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Photographer's Note

Continuing my small series on our trip to the US northeast during Autumn (California not having much to offer in the Fall foliage category).......

This photo is taken on N. Broadway St. in Saratoga Springs, where the swankest mansions in the town are located. Interestingly, this street simply peters out, dwindling to a dirt path in the woods just a couple blocks from downtown.
Situated in upstate New York, the name of the town reflects the presence of mineral springs in the area. While the word "Saratoga" is known to be a corruption of an Algonquian Indian place name, authorities disagree on what the exact word was, and hence its meaning. The first European settler arrived around 1776.
The Battle of Saratoga, considered to be the turning point of the American Revolution, did not in fact take place in Saratoga Springs. Rather, the battlefield is 15 miles (24 km) to the southeast in the Town of Stillwater. Site of the first significant American military victory during the Revolution, the Battle of Saratoga is recognized (although my source does not say who did the recognizing) as one of the fifteen most decisive battles in world history. Here in 1777, American forces defeated and forced a major British army under Gen. John Burgoyne to surrender, an event which led France to recognize the independence of the United States and enter the war as a decisive military ally of the struggling Americans.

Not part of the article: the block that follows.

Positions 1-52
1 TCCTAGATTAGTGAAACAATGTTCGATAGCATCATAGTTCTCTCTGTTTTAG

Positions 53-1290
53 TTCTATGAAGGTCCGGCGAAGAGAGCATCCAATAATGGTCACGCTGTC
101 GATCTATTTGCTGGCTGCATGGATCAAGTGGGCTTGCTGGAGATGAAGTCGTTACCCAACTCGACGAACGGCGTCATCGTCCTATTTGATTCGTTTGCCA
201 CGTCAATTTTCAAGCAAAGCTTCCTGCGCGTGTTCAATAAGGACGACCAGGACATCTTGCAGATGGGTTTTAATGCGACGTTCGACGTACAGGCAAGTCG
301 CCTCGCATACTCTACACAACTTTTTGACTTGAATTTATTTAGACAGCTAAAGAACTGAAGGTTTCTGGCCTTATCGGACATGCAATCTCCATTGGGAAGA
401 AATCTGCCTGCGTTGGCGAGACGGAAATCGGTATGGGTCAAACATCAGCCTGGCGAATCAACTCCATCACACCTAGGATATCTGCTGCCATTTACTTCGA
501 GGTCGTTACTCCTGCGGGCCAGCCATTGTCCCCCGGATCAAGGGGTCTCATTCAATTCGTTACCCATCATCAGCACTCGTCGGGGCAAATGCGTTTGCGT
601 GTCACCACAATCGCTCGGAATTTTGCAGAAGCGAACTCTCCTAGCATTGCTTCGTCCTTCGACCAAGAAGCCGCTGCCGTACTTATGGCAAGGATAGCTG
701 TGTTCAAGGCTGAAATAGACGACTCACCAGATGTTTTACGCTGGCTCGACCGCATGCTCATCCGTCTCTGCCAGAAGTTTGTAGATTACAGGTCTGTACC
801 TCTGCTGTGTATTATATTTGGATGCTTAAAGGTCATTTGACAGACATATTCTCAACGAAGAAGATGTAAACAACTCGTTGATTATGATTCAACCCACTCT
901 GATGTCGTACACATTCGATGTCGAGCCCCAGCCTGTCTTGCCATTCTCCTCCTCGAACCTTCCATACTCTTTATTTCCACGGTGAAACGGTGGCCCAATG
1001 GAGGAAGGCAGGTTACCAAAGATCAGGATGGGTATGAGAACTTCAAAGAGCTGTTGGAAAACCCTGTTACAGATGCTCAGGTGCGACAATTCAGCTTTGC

In the 19th Century, the community became famous as a spa. The elite of the Victorian age spent many summers relaxing in and sipping from Saratoga's mineral waters. Renowned as a health resort and dubbed the 'Queen of Spas', Saratoga continues even today as host to several natural mineral springs and two historic spas. I tasted the water from several of the springs, and it is fascinating that each one tastes different! One wouldn’t expect so much variety in such a small area.
The city is also famous for the Saratoga Race Course, the oldest continuously-operating thoroughbred track in the United States. The greatest horses, jockeys and trainers have come to Saratoga. The legendary Man o' War suffered his only career defeat in 1919 at Saratoga.

Technical: This is a digital copy from APS film, made by the developer at the time the film was developed and of quite poor quality and resolution. I had to do quite a bit of sharpening on it, even to get it to the less-than-great point it is at now. Contrast was also increased some

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Additional Photos by Jackie Larson (jassy) Gold Star Critiquer/Silver Workshop Editor/Gold Note Writer [C: 134 W: 17 N: 308] (1065)
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